In barium enema, the contrast dye barium sulfate is introduced into the lower gastrointestinal (GI) tract, and x-rays are used to visualize the large intestine, or colon. The barium, which is opaque to x-rays, sharply outlines the inner lining of the colon, revealing any structural or tissue abnormalities. In the single-contrast test, barium sulfate alone is used, while in the double-contrast test, both barium sulfate and air are instilled to provide more detailed views.
Purpose of the Barium Enema
- To detect polyps and malignant (cancerous) tumors of the colon and rectum
- To assess the type, extent, and severity of inflammatory bowel disease
- To detect diverticula (abnormal outpouchings) and other structural changes in the colon
- To diagnose symptoms such as chronic diarrhea, blood in stools, constipation, irritable bowel syndrome (IBS), unexplained weight loss, changes in bowel habits, suspected blood loss and abdominal pain
Who Performs Barium Enema
Special Concerns about Barium Enema
- Pregnant women should not undergo this test because exposure to ionizing radiation may harm the fetus.
- This test is not appropriate for people with an extremely dilated colon (megacolon) or those with certain types of abnormal heart rhythms.
- When perforation of the colon is suspected, a water-soluble contrast agent is used instead of barium, and the normal pretest intestinal cleansing is not performed.
- Barium in the abdomen from previous contrast x-rays, such as a barium swallow, may interfere with the results. If x-rays of the entire digestive tract are required, the barium enema is usually scheduled first.
Before Barium Enema
- Tell your doctor if you are taking any medications or have allergies, especially to barium or iodinated contrast materials. Also inform your doctor if you have recently been ill or have another medical condition.
- Inform your doctor if you are pregnant or could possibly be pregnant.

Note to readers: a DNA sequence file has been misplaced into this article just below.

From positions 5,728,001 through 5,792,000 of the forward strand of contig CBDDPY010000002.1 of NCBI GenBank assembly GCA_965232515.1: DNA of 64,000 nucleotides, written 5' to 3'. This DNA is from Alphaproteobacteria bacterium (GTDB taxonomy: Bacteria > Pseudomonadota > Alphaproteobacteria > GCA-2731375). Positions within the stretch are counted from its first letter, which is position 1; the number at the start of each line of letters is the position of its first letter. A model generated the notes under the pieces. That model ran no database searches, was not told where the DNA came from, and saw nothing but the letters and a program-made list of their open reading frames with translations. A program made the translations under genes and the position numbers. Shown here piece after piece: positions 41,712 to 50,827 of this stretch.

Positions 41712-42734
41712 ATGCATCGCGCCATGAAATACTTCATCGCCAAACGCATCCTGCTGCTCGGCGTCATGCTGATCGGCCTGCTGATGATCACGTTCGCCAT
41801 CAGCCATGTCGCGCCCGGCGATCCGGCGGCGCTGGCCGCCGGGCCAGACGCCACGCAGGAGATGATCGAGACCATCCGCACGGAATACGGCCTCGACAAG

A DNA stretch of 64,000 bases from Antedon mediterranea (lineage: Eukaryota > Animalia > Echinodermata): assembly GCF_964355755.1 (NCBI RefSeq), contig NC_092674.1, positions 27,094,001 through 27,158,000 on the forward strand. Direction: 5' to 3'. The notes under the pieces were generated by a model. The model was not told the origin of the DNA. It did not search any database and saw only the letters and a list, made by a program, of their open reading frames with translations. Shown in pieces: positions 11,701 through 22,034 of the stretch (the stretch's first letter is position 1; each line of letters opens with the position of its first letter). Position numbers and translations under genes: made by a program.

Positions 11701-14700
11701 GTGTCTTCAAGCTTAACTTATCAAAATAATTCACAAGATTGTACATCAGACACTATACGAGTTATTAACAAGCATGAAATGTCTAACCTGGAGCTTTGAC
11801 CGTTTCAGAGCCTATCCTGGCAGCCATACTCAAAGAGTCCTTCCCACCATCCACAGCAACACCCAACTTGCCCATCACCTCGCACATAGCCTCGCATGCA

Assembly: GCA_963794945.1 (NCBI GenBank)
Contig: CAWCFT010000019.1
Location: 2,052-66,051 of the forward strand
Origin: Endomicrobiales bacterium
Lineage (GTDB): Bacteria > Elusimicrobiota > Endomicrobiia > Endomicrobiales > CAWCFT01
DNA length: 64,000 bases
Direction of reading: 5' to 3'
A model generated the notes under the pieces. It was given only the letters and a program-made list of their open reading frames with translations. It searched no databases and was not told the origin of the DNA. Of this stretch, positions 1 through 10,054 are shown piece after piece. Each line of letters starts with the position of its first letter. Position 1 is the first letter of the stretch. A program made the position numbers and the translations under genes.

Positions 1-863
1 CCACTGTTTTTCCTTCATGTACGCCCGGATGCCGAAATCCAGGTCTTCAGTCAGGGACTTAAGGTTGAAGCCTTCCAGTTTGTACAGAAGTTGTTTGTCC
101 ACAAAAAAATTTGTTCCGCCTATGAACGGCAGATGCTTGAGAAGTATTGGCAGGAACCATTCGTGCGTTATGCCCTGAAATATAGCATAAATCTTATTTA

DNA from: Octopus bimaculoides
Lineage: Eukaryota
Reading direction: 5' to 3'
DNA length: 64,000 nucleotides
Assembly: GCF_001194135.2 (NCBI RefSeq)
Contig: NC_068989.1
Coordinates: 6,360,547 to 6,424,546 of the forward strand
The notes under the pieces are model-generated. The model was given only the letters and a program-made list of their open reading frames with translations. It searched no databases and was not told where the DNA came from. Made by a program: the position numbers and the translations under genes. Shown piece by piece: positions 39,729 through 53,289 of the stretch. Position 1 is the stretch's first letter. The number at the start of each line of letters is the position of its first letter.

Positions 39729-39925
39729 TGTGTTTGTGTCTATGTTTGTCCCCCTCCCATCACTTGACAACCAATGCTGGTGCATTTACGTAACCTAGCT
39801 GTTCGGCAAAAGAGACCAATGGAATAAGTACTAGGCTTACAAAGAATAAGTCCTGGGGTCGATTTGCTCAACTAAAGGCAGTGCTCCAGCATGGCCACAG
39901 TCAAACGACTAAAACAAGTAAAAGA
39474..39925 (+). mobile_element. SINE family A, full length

- Cleansing your intestine before the test is essential to produce adequate anatomic detail on the x-rays. Your doctor will give you specific instructions.
- Typically, on the day before the procedure you are asked to consume only clear liquids (such as water, bouillon, or gelatin dessert); to drink a glass of water or another clear fluid every hour for 8 to 10 hours; and to take an oral laxative agent at specified times. You should not eat or drink anything after midnight on the day of the test.
- On the morning of the procedure, you may be instructed to self-administer a cleansing enema before leaving your home, or you may be given an enema at the testing facility.
- Remove jewelry, dentures, eye glasses and any metal objects or clothing that may interfere with x-rays. Wear a hospital gown.
What You Experience
- You are instructed to lie on your side on a table with your knees drawn to your chest.
- The doctor gently inserts the lubricated enema tube into your rectum, and barium is allowed to flow into your colon. A small balloon at the tip of the enema tube may be inflated to help keep the barium inside.
- The radiologist observes the flow of barium through the colon with the aid of fluoroscopy, which transmits continuous, moving x-ray images onto a viewing screen.
- At various points during the examination, you will be instructed to move into different positions as spot x-ray films are taken of any abnormalities. As each x-ray is taken, you should hold your breath and remain as still as possible.
- If you are having a double-contrast x-ray, the doctor instills small amounts of air through the enema tube and additional x-ray films are taken. The air helps the barium adhere to the colon wall, making it possible to visualize small polyps and tumors.
- You may experience mild abdominal cramps or the urge to defecate while the barium or air is being introduced into the intestine. Breathe deeply and slowly through your mouth to help ease this discomfort.
- After all the required x-ray images are taken, you will be escorted to the toilet or provided with a bedpan.
- The procedure lasts about 30 to 45 minutes.
Risks and Complications of Barium Enema
- The test involves exposure to low levels of radiation.
- The barium may accumulate and block the intestine if it is not expelled within a day or two; a mild oral cathartic or cleansing enema can resolve the problem.
- A rare complication is perforation of the colon. This risk is higher for the double-contrast than the single-contrast test, and when the colon is weakened by inflammation, tumor, or infection.
After Barium Enema
- Drink extra fluids to prevent dehydration and help eliminate the barium. Your doctor may also give you a mild laxative to help purge the barium from your body.
- Your stool will be chalky and light-colored initially, but should return to normal color in 1 to 3 days.
- Be sure to rest after the procedure; many patients find the test itself and the bowel preparation that precedes it to be exhausting.
Barium Enema Results
- The doctor will examine the x-ray images for any abnormality, including polyps, tumor, or signs of inflammatory bowel disease.
- If a definitive diagnosis can be made based on the images, appropriate treatment will be initiated.
- Additional tests, such as colonoscopy, may be needed to obtain a tissue sample (biopsy) for definitive diagnosis of colorectal cancer or inflammatory bowel disease.
The Johns Hopkins Consumer Guide to Medical Tests
Simeon Margolis, M.D., Ph.D., Medical Editor
Updated by Remedy Health Media